6.11.1894: Trawling off the Bahama Bank (Sk. Edward Shimmin); eight crew in total, in company with LADY LOCH (DO20) (Sk. William Shimmin) some half mile apart. In the early hours about 1.00am. with the skipper at the helm, observed the lights of a steamer bearing down on them. Sounded the steam whistle but unable to manoeuvre with the trawl down. Struck amidships and almost cut in two by the L&Y and L&NWR steamer DUKE of CLARENCE (1489grt/1892), Belfast for Fleetwood and foundered quickly. The skipper gained the forecastle of the steamer by way of the funnel stays and two men were picked up from the water, by boats from the DUKE of CLARENCE. LADY LOCH closed the scene and started to search for other survivors, joined later by steamers MANX QUEEN (989grt/1880) and DUKE of YORK (1473grt/1894). After three hours the search was abandoned; five crewmen unaccounted for, believed drowned. Survivors landed by DUKE of CLARENCE at Fleetwood.
17.11.1894: Douglas registry closed. Wreck lies 9.5 miles SE of Ramsey.
2.1895: In the Admiralty Court a claim for damages in lieu of the loss was heard. The findings were that the master of the DUKE of CLARENCE was at fault in that he failed to post adequate lookouts and disregarded the numerous fishing vessels, some thirty in number, on the fishing grounds. Damages were agreed and John Knox received an undisclosed sum. (Albatross was valued at £2,000 but insured for £12,000). The families of the lost crewmen received: Widows of William Dougherty, Henry Hudson and Richard Gregg – £300 each; the families of Hudson and Gregg received £150 each; the seven children of Dougherty received £250; the father of John Leadbetter received £250.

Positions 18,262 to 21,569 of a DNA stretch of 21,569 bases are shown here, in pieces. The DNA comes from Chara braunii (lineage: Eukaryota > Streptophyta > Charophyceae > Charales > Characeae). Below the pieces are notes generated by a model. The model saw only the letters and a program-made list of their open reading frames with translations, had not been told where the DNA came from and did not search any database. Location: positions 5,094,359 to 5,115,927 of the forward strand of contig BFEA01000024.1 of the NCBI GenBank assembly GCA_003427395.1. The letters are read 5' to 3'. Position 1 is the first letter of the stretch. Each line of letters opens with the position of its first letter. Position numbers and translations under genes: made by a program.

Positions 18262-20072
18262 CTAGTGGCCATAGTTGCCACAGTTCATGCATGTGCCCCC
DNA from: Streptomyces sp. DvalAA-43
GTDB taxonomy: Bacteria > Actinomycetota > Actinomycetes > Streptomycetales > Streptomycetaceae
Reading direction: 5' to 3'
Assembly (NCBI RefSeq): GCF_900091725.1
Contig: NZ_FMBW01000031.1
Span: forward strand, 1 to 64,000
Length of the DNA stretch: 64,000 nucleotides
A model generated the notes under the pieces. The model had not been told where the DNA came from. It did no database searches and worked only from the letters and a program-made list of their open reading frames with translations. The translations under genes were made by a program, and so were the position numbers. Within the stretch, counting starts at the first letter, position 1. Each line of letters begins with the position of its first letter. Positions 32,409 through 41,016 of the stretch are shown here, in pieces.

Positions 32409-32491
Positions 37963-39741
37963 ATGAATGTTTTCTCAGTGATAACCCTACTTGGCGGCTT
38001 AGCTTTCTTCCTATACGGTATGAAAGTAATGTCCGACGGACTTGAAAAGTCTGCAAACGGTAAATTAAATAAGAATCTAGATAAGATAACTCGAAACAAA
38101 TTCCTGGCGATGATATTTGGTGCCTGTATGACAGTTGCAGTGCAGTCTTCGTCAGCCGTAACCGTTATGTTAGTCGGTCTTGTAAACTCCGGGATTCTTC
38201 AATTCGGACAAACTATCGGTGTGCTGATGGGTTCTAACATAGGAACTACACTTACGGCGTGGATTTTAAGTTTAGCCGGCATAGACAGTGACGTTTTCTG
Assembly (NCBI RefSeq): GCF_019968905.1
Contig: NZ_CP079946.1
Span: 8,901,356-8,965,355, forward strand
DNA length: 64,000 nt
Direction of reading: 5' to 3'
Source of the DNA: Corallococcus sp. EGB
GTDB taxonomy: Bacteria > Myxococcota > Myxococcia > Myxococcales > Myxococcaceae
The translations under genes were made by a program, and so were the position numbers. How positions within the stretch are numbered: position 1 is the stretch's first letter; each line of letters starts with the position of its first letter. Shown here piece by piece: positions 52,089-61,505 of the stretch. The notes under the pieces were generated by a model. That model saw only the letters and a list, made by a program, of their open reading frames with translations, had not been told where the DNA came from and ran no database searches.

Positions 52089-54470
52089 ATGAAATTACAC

Lost: William Dougherty, Mate; Henry Hudson, Ch Eng; John Leadbetter and Richard Gregg, Deckhands and Charles Shimmin, nephew of the skipper, son of skipper of Lady Loch, Fireman.
Survivors: Sk. E. Shimmin, R. Kelly, 2nd Eng and Thomas Lawrence.
Click to enlarge image

S.T. Albatross SH37

S.T. Albatross SH37
Picture from The George Scales Collection courtesy of George Westwood

Changelog

24/11/2018: Page published.
27/11/2018: Image added. Information updated.

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Technical and historical information needed about this vessel. Please contact info@fleetwood-fishing-industry.co.uk

Technical

Net Tonnage: 6
Rig: Cutter/seining

History

24.10.1925: first registered at Fleetwood.
Post 1930: Converted to aux. motor.

Click to enlarge images

sv Wild Rose FD86

sv Wild Rose FD86
Picture courtesy of The George Westwood Collection

Changelog

05/03/2011: Page published.
12/11/2018: Page re-published. Removed FMHT watermark from image.

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Information courtesy of Birgir Þórisson

Cariama

S.T. CARIAMA GY4

The trawler CARIAMA GY 4, gained some notoriety in Iceland in june 1904, although there were some misconceptions about her name. Most reports using the form CARRY ANNA GY 4. There was also some discrepancy regarding the name of the skipper. It was first reported to be Henry Bascomb (sic!), a brother of the owner, and part-owner in the ship, but later amended to Richard Bascomb (sic!), Henry Bascomb being the owner of the ship.

On June 14th 1904 the local sheriff arrested the ship in Keflavik harbour for illegal trawling, and sentenced the skipper to 100 pounds fine and confiscation of the catch and gear. The ship was fully loaded, having been fishing for days very close to the shore.

The Danish coastguard vessel HEKLA, (a 3rd class cruiser) was nearby, and escorted the trawler to Hafnarfjörður, the residence of the sheriff. What happened next caused a political uproar.